Carthaginian cohorts[edit]

The Libyans supplied both heavy and light infantry and formed the most disciplined units of the army. The heavy infantry fought in close formation, armed with long spears and round shields, wearing helmets and linen cuirasses. The light Libyan infantry carried javelins and a small shield, same as Iberian light infantry. The Iberian infantry wore purple-bordered white tunics and leather headgear. The heavy infantry fought in a dense phalanx, armed with heavy throwing spears, long body shields and short thrusting swords.[17] Campanian, Sardinian, Sicel and Gallic infantry fought in their native gear,[18] but often were equipped by Carthage. Sicels and other Sicilians were equipped like Greek Hoplites, as were the Sicilian Greek mercenaries. Carthage at this time did not use elephants, but Libyans provided bulk of the heavy, four horse war chariots for Carthage.[19]

The Libyans, Carthaginian citizens and the Libyo-Phoenicians provided disciplined, well-trained cavalry equipped with thrusting spears and round shields. Numidia provided superb light cavalry armed with bundles of javelins and riding without bridle or saddle. Iberians and Gauls also provided cavalry, which relied on the all out charge. Carthage at this time did not use elephants, and there is no mention of war chariots being present in Mago's army. Carthaginian officer corps held overall command of the army, although many units may have fought under their chieftains.

Greek forces[edit]

The mainstay of the Greek army was the Hoplite, drawn mainly from the citizens by Dionysius had a large number of mercenaries from Italy and Greece as well. Sicels and other native Sicilians also served in the army as hoplites and also supplied peltasts, and a number of Campanians, probably equipped like Samnite or Etruscan warriors, were present as well. The Phalanx was the standard fighting formation of the army. The cavalry was recruited from wealthier citizens and hired mercenaries.

Carthaginian campaign of 393 BC[edit]

It normally took Carthage some time to organize armies so Mago did not await reinforcements from Africa to arrive. He gathered together whatever forces he could in Sicily and set out for Messana, which had driven out the partisans of Dionysius after his debacle at Tauronemium.[13] The same had happened at Akragas, so the threat from that quarter was less than what it had been in 396 BC. It is not known what the Carthaginian navy did during the campaign or what path Mago took to get to Messana, but the Carthaginian army probably marched along the sea coast as the Sicel lands in central Sicily were either allied to Dionysius or under Syracusan occupation.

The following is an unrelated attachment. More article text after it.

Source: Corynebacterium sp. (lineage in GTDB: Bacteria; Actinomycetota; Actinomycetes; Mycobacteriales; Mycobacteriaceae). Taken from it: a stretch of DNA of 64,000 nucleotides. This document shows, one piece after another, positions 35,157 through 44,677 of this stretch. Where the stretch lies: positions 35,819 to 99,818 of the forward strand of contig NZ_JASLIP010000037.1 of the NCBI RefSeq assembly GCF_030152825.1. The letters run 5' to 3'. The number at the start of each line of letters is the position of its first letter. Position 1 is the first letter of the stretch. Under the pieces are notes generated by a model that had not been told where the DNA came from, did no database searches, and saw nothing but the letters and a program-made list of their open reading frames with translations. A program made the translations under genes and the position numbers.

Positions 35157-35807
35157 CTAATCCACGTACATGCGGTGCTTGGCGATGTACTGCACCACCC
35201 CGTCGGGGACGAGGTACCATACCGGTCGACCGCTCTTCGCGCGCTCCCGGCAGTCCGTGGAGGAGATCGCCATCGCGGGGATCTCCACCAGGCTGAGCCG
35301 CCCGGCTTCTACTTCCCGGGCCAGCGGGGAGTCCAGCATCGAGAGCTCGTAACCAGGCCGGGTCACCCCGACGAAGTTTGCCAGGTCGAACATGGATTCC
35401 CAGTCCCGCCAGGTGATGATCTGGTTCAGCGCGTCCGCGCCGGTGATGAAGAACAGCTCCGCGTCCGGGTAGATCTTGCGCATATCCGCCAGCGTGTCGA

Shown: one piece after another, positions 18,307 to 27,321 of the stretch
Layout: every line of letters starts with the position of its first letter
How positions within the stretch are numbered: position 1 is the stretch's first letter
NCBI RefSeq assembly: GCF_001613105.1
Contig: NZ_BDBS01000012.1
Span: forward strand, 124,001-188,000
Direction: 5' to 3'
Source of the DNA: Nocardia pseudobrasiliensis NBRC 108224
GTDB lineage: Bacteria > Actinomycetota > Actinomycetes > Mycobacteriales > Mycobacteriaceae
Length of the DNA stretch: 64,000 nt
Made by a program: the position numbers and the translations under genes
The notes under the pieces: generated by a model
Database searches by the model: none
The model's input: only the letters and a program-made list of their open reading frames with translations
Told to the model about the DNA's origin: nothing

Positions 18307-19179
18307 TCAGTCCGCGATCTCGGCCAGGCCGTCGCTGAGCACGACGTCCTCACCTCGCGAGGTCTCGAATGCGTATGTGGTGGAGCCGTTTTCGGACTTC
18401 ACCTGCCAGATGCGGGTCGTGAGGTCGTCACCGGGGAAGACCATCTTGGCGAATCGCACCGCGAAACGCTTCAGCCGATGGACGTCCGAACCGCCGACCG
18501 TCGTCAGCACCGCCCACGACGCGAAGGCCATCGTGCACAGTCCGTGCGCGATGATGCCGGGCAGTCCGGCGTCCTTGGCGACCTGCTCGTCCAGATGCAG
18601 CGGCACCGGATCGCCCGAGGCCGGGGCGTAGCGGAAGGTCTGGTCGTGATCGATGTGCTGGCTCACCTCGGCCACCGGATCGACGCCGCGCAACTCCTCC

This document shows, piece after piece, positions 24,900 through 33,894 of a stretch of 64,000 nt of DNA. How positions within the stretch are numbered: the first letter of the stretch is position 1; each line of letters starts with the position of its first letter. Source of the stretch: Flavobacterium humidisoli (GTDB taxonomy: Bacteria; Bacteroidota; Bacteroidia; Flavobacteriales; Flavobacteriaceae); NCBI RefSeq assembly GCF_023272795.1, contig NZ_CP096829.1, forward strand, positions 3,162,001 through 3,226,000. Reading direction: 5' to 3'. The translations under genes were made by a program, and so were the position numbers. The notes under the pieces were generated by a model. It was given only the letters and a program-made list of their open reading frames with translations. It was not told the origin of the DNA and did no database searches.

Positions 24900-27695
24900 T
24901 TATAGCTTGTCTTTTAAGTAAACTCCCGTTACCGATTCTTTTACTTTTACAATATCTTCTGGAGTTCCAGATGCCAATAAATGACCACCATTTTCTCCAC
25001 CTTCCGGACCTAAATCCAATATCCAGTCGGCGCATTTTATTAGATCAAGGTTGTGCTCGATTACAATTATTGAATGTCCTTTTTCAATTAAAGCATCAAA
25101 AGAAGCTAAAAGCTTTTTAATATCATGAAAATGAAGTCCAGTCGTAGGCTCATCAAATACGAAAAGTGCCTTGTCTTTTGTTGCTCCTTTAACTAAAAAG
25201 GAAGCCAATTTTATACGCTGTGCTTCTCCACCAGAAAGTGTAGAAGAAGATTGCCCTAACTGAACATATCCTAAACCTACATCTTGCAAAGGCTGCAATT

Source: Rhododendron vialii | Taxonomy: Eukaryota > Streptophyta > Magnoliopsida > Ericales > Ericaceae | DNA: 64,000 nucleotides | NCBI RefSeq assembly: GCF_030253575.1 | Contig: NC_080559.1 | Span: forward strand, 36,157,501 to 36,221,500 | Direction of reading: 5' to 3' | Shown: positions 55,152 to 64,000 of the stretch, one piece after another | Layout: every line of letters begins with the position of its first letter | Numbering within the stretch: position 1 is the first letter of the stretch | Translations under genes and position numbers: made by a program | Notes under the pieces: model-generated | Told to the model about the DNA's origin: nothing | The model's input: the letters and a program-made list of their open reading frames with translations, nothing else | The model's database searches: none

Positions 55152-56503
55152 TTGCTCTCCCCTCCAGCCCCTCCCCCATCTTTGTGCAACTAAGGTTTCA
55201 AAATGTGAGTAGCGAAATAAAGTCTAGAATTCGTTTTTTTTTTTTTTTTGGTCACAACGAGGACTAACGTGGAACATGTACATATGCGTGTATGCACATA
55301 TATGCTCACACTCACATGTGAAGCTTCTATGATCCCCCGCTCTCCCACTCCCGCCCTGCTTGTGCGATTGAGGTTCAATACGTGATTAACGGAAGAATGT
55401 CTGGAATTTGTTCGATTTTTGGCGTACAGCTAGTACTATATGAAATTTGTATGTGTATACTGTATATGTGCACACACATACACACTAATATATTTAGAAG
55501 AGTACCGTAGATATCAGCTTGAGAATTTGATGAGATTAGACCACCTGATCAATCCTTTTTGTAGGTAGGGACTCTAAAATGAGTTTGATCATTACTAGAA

The Carthaginian army reached the territory of Abacaenum safely on their way back from Messana and encamped near the city, as the Sicels of the city were Carthaginian allies. It is not known where the Greek army was stationed at the time, but Dionysius managed to intercept Mago before the Carthaginians left the area and a battle took place near Abacaenum. Details of the battle are not known, except that the Carthaginians were heavily defeated, losing 800 soldiers[9] and the survivors were forced to take refuge in Abacaenum. Dionysius did not bother besieging the city but retired, which allowed Mago to fall back to Western Sicily.


The defeat did not weaken the Carthaginians in Sicily, nor did Dionysius bother to attack their allies immediately after the battle. The lull gave Carthage time to gather an army and reinforce Mago, and Mago time to further incite the Sicels. The Carthaginians chose to attack central Sicily, probably the Sicels allied with Dionysius, which led to the Battle of Chrysas in 392 BC and a peace treaty between Dionysius and Carthage, which would last until 383 BC when Dionysius again attacked Carthaginian possessions in Sicily.


  1. ^ Church, Alfred J., Carthage, p47
  2. ^ a b Caven, Brian, Dionysius I, pp107
  3. ^ Diod. X.IV.55
  4. ^ Kern, Paul B., Ancient Siege Warfare, pp183
  5. ^ Freeman, Edward A., Sicily, pp173
  6. ^ Freeman, Edward A., Sicily, p173
  7. ^ a b c Church, Alfred J., Carthage, p53-54
  8. ^ Freeman, Edward A., History of Sicily Vol IV, p169
  9. ^ a b Diodorus Siculus, X.IV.90
  10. ^ Freeman, Edward A. History of Sicily Vol. 4 pp58 – pp59
  11. ^ Diod. X.IV.41
  12. ^ Diod. X.IV.90
  13. ^ a b c d e Diodorus Siculus, X.IV.88
  14. ^ Freeman, Edward A. History of Sicily Vol. 4 pp149 – pp151
  15. ^ Polyainos V.2.1)
  16. ^ Diodorus Siculus, X.IV.78
  17. ^ Goldsworthy, Adrian, The Fall of Carthage, p 32 ISBN 0-253-33546-9
  18. ^ Makroe, Glenn E., Phoenicians, p 84-86 ISBN 0-520-22614-3
  19. ^ Warry, John (1993). Warfare in the Classical World. pp. 98-99.